Such a place—a country, area or, for example, a park or house—could be real or recreated in a person’s memory. It is not just a geographic location, but is permeated with individual meanings stemming exclusively from experiences lived there.
Sofya Nartova-Bochaver and Sofya Reznichenko, together with Valeria Kuznetsova, a colleague from Novosibirsk (FSBI Research Institute of Physiology and Fundamental Medicine, Siberian Branch of the Russian Academy of Medical Sciences), first described the Home Attachment Scale (HAS) they created in 2016.
The structure of home attachment includes both functional and emotional-meaningful attachments. The former includes the person’s goals and needs. It also indicates the opportunities the home provides for him such as raising children at home, spending leisure time, relaxing, working from home or pursuing hobbies. The various opportunities associated with the home provide a sense of comfort, convenience, and stability. Functional attachment is closely related to a person’s behaviour and lifestyle. The presence or absence of certain conditions affects habits, rituals, and lifestyle.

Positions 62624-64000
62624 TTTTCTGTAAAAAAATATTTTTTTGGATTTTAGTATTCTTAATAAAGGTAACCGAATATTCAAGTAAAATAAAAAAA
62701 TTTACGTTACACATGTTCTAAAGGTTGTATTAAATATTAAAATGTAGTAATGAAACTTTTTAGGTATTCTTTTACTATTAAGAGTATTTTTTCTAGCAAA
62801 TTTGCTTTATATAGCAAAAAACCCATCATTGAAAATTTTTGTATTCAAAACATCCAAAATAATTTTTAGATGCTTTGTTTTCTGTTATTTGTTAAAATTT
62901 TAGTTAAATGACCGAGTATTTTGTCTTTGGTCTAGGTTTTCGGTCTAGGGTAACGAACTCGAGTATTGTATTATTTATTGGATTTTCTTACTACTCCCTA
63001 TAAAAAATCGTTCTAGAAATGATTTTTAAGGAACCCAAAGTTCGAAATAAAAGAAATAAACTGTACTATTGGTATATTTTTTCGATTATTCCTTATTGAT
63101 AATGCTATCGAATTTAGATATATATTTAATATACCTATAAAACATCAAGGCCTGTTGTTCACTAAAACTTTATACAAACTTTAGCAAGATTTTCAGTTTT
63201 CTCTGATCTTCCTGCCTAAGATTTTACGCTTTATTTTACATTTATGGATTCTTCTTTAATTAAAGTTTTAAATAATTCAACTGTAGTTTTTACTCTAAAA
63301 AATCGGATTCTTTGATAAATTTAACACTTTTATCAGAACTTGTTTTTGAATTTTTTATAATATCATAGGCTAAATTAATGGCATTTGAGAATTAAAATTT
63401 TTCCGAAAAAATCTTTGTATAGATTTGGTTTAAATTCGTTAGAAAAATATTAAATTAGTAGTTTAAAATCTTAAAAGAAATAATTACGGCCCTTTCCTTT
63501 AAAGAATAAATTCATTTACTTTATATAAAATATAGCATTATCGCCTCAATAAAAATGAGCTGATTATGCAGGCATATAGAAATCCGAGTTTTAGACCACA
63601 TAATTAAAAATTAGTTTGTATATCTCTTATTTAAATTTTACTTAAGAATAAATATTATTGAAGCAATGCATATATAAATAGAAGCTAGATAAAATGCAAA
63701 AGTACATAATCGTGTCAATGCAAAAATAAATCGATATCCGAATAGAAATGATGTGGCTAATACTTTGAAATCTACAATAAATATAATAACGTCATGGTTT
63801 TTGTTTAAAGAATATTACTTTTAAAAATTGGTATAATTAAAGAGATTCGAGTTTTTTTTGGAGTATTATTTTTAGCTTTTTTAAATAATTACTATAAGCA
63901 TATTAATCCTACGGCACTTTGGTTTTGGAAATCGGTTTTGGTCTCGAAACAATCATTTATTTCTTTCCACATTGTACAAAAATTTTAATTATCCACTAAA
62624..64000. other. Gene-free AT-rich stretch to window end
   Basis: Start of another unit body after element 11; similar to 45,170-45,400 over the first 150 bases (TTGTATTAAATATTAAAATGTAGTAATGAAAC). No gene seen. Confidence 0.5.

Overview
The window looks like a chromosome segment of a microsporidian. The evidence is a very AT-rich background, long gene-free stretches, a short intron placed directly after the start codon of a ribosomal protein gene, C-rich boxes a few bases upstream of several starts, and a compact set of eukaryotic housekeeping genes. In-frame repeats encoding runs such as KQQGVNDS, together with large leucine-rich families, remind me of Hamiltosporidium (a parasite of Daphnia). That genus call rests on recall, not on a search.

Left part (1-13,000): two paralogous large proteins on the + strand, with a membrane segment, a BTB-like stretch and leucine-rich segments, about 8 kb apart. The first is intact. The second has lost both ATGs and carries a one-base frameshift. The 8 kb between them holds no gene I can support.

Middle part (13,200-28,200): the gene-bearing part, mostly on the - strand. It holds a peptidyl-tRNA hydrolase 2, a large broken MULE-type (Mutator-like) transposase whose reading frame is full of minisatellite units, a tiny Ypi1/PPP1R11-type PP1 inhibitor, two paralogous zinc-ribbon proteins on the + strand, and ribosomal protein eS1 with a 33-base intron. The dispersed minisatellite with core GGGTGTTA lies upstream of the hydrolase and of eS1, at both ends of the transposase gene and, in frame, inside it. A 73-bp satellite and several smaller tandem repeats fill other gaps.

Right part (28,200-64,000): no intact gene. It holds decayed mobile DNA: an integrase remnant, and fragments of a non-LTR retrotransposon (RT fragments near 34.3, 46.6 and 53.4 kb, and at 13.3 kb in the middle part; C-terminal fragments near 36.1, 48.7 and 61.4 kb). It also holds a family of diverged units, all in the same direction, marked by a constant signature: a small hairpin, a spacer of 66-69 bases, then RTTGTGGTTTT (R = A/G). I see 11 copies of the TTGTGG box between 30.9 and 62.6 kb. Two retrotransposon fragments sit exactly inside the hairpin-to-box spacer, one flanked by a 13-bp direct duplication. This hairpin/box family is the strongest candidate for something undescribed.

Emotional-meaningful attachment includes feelings, memories, associations and experiences associated with the image of the home. This satisfies the need for an existential order, including the preservation of family history, social interactions, self-presentation and personalisation. At the same time, these very different forms of attachment to the home are only conditionally independent phenomena. In fact, they do not have clear boundaries and are closely related to each other.